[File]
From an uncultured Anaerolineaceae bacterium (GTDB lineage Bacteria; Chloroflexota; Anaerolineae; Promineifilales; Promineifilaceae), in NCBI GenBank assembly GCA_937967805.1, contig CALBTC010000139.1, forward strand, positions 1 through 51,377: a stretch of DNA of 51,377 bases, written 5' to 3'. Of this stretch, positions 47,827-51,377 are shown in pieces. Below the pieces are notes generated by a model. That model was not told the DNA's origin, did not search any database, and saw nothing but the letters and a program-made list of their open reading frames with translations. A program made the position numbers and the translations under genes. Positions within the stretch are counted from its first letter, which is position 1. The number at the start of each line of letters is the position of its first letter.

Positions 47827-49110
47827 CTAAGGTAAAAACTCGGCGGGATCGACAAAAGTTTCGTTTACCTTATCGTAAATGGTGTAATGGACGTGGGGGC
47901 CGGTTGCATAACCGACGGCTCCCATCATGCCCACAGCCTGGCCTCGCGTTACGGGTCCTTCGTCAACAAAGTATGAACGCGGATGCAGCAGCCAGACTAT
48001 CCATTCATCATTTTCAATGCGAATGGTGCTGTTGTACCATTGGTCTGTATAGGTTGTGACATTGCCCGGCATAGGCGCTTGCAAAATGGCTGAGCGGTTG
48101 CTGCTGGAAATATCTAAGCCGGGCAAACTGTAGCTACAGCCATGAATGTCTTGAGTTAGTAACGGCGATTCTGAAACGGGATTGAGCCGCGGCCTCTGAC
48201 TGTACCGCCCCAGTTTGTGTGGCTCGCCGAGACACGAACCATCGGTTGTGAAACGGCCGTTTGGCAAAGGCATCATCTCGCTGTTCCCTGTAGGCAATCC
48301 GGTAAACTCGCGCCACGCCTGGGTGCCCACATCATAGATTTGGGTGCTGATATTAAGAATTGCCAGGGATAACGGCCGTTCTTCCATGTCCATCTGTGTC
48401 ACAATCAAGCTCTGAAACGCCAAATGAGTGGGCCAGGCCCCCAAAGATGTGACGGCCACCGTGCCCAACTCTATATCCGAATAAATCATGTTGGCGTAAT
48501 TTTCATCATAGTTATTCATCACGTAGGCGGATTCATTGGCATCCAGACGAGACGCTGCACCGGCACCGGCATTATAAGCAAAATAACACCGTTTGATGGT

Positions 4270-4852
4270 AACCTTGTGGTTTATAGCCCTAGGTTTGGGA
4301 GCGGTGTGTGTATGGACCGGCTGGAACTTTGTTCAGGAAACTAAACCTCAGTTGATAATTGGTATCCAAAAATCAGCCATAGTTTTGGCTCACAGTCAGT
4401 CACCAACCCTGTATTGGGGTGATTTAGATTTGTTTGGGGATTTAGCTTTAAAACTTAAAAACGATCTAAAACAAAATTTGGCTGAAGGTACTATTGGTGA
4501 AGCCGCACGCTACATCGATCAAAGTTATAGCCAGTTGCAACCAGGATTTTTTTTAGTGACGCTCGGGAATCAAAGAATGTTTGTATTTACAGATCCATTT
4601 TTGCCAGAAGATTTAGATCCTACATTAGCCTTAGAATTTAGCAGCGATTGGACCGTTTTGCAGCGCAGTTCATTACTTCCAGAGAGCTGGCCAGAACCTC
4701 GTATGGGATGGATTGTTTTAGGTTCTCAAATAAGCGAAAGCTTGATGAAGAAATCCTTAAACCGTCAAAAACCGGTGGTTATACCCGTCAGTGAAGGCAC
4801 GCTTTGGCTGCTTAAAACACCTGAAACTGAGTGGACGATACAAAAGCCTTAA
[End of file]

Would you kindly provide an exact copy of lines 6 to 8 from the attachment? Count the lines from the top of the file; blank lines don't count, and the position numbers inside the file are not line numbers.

48101 CTGCTGGAAATATCTAAGCCGGGCAAACTGTAGCTACAGCCATGAATGTCTTGAGTTAGTAACGGCGATTCTGAAACGGGATTGAGCCGCGGCCTCTGAC
48201 TGTACCGCCCCAGTTTGTGTGGCTCGCCGAGACACGAACCATCGGTTGTGAAACGGCCGTTTGGCAAAGGCATCATCTCGCTGTTCCCTGTAGGCAATCC
48301 GGTAAACTCGCGCCACGCCTGGGTGCCCACATCATAGATTTGGGTGCTGATATTAAGAATTGCCAGGGATAACGGCCGTTCTTCCATGTCCATCTGTGTC